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"oh Grandad-who-used-to-be-in-Bulletstorm, what big boots you have." "why, all the better for kicking the dick off everything my dear."
yes, if this were one of those 'summarize the game in a one paragraph parody of a classic fairy tale' review sites then my work would be done. but, alas, as things stand, i will have to indulge in a few more lines.
a few months ago i reviewed the special treat that is Duke Nukem Forever, and then had to take some time off. now i'm back, and in the spirit of facing up to my daemons i thought i'd offer a few thoughts about Bulletstorm, a kind of spiritual forebare of the Duke's, published by EA and Epic, that's been lying around in my game dungeon since early this year, and which (given the ending) likely has a sequel in the pipeline.
as is almost always the case (sic), the artwork on the box gives you a decent idea of what to expect thereafter. the forced perspective employed in the depiction of Grayson Hunt, the game's central character, makes his left foot (mid-stomp) and fully automatic assault pistol (mid spent-cartridge spew) huge, whilst rendering his head very small indeed.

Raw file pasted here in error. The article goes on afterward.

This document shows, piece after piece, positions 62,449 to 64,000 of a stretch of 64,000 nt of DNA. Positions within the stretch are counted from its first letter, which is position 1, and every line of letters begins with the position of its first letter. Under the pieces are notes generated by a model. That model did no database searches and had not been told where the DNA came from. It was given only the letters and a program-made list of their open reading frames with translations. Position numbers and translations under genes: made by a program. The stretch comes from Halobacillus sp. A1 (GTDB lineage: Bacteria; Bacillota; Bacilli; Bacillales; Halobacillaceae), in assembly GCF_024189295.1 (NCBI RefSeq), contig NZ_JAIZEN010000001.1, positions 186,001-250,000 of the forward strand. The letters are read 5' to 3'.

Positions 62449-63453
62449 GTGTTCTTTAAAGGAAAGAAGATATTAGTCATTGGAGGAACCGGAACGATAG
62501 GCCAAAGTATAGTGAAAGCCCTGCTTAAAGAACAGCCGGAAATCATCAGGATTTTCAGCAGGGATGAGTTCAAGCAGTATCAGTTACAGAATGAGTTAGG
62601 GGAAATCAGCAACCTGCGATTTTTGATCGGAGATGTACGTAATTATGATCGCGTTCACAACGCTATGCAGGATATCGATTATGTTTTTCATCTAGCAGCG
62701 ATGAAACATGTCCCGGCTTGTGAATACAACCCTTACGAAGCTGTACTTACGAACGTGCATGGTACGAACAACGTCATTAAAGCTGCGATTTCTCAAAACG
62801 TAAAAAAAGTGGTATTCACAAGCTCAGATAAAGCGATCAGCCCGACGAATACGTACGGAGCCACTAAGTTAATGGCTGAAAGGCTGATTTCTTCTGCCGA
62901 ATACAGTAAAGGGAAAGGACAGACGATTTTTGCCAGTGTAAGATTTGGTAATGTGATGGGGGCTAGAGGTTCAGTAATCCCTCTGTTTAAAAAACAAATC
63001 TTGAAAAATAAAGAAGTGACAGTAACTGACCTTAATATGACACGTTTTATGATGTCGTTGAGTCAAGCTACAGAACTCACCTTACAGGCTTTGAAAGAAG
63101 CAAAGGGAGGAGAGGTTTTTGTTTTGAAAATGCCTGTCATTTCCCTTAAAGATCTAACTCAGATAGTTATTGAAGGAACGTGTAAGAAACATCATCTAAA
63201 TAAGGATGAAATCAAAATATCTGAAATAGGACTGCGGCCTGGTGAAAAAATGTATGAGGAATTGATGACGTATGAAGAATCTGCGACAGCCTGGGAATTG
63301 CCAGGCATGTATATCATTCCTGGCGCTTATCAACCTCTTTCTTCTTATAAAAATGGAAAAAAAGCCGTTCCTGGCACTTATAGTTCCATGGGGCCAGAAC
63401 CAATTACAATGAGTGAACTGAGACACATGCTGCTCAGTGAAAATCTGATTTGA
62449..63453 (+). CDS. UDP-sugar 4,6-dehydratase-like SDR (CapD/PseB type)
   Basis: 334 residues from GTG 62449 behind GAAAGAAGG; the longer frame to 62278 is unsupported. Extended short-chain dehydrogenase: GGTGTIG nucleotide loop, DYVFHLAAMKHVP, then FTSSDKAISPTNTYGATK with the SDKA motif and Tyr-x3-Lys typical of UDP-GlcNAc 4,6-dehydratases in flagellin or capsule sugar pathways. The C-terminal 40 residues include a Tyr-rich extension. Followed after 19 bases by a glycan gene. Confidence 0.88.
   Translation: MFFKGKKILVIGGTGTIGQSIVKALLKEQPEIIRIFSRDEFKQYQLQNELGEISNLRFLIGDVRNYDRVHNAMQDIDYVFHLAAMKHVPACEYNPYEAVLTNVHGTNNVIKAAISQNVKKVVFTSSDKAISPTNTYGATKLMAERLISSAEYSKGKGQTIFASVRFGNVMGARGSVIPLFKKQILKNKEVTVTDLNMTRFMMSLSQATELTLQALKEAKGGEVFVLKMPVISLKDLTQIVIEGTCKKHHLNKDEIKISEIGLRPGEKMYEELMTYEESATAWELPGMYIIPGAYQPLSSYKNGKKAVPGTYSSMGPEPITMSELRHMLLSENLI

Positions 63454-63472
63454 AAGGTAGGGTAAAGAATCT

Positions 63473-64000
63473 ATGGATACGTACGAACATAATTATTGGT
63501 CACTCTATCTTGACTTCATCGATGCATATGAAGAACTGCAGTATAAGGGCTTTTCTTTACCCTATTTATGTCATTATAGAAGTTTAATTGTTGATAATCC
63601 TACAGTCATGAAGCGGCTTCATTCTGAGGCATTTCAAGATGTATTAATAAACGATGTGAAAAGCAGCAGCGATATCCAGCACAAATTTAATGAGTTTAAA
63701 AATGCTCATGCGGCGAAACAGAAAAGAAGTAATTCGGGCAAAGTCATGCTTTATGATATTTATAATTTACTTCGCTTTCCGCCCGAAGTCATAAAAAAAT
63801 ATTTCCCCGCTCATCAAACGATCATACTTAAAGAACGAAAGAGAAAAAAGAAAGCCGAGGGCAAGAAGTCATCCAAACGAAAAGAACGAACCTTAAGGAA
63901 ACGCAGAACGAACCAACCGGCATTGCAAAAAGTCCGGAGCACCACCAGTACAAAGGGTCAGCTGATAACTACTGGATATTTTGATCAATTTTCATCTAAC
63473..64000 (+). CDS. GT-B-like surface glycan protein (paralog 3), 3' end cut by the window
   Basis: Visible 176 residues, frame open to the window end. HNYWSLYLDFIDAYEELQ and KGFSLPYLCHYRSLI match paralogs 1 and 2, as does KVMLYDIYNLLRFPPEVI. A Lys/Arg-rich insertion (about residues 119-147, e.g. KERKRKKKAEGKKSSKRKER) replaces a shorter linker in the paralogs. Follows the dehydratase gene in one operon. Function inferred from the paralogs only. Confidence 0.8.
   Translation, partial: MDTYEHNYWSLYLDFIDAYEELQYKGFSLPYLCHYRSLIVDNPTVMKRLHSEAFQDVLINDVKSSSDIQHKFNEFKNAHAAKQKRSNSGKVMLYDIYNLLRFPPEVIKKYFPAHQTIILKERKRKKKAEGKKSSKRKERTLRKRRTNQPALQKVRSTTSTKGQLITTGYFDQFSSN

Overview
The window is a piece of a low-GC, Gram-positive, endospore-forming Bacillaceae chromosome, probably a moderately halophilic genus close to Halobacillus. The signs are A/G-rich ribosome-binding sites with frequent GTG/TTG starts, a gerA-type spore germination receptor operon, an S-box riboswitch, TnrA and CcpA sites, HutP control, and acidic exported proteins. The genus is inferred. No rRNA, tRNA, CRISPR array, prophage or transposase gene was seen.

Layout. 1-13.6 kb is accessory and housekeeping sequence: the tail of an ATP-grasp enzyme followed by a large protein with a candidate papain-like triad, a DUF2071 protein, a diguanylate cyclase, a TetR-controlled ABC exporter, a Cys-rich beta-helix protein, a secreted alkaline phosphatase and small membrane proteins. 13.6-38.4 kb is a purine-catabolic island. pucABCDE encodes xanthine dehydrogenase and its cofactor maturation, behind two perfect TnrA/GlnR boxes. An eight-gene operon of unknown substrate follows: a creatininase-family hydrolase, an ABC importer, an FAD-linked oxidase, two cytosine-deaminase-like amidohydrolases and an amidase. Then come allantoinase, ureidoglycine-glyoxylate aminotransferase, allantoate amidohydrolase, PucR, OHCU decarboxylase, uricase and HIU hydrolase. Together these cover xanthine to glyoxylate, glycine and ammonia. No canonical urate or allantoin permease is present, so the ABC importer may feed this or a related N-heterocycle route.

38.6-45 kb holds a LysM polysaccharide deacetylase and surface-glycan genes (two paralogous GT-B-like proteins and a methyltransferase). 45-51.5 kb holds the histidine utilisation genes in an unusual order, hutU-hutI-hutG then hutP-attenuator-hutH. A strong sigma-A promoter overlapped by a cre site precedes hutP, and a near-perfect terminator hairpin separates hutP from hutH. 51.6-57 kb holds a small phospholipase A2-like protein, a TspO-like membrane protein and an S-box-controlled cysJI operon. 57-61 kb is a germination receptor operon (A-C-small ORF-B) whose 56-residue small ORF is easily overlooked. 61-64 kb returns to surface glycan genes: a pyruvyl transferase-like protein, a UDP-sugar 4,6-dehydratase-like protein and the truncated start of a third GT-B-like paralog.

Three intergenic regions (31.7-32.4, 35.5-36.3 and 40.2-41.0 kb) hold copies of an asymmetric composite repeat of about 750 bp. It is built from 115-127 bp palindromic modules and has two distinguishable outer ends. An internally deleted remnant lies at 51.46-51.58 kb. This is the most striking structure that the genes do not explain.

however, those who didn't manage to interpret the signs successfully, along with those who are inspired by the idea of a man whose overactive stomping-foot is several times bigger than his brain, may well be somewhat surprised by what they find upon loading Bulletstorm up. for a few seconds, anyway.
the visuals are certainly a cut above what i was expecting, and setting the occasional frame rate or aliasing issue aside, offer some genuine appeal. then come the gameplay, the narrative and the dialogue, and we're swiftly back in line with expectations.
to be fair (unlike in Duke Nukem 3D) the gameplay isn't terrible. in fact in places it's quite enjoyable. the basic task involves running around shooting unfriendly aliens of various dispositions and ilk, or, for more points (which means prizes), you can lasso them with your laser whip, toss them, flailing, into the air, and then shoot them in the groin - or, even better, kick them into a giant cactus, or some sort of rotating machinery.